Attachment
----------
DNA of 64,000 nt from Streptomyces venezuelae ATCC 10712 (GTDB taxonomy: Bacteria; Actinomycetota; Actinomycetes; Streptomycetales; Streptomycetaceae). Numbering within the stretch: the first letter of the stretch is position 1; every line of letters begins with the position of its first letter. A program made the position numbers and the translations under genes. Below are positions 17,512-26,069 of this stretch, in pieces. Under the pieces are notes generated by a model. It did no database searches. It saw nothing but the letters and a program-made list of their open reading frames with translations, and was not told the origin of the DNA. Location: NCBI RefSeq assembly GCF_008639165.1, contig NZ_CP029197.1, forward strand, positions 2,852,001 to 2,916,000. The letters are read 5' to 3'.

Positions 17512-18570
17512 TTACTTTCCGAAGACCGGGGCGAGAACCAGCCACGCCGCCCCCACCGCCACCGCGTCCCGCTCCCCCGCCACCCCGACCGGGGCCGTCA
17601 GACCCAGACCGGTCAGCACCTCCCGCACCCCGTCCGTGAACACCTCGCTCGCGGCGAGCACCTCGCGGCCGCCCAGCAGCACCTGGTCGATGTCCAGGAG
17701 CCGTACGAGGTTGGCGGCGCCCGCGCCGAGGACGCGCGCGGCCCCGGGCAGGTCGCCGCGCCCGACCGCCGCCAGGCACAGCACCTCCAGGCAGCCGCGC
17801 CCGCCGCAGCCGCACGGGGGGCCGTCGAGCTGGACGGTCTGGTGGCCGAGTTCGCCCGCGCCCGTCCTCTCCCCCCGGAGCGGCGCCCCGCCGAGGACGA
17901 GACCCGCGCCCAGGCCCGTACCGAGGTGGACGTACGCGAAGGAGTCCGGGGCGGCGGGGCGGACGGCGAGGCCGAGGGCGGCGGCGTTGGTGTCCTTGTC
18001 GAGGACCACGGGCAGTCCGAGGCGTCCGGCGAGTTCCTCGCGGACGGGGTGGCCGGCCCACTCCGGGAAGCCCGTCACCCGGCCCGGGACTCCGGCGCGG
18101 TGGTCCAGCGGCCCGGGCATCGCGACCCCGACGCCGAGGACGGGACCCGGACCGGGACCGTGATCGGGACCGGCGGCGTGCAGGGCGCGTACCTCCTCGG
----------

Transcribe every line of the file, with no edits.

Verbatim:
DNA of 64,000 nt from Streptomyces venezuelae ATCC 10712 (GTDB taxonomy: Bacteria; Actinomycetota; Actinomycetes; Streptomycetales; Streptomycetaceae). Numbering within the stretch: the first letter of the stretch is position 1; every line of letters begins with the position of its first letter. A program made the position numbers and the translations under genes. Below are positions 17,512-26,069 of this stretch, in pieces. Under the pieces are notes generated by a model. It did no database searches. It saw nothing but the letters and a program-made list of their open reading frames with translations, and was not told the origin of the DNA. Location: NCBI RefSeq assembly GCF_008639165.1, contig NZ_CP029197.1, forward strand, positions 2,852,001 to 2,916,000. The letters are read 5' to 3'.

Positions 17512-18570
17512 TTACTTTCCGAAGACCGGGGCGAGAACCAGCCACGCCGCCCCCACCGCCACCGCGTCCCGCTCCCCCGCCACCCCGACCGGGGCCGTCA
17601 GACCCAGACCGGTCAGCACCTCCCGCACCCCGTCCGTGAACACCTCGCTCGCGGCGAGCACCTCGCGGCCGCCCAGCAGCACCTGGTCGATGTCCAGGAG
17701 CCGTACGAGGTTGGCGGCGCCCGCGCCGAGGACGCGCGCGGCCCCGGGCAGGTCGCCGCGCCCGACCGCCGCCAGGCACAGCACCTCCAGGCAGCCGCGC
17801 CCGCCGCAGCCGCACGGGGGGCCGTCGAGCTGGACGGTCTGGTGGCCGAGTTCGCCCGCGCCCGTCCTCTCCCCCCGGAGCGGCGCCCCGCCGAGGACGA
17901 GACCCGCGCCCAGGCCCGTACCGAGGTGGACGTACGCGAAGGAGTCCGGGGCGGCGGGGCGGACGGCGAGGCCGAGGGCGGCGGCGTTGGTGTCCTTGTC
18001 GAGGACCACGGGCAGTCCGAGGCGTCCGGCGAGTTCCTCGCGGACGGGGTGGCCGGCCCACTCCGGGAAGCCCGTCACCCGGCCCGGGACTCCGGCGCGG
18101 TGGTCCAGCGGCCCGGGCATCGCGACCCCGACGCCGAGGACGGGACCCGGACCGGGACCGTGATCGGGACCGGCGGCGTGCAGGGCGCGTACCTCCTCGG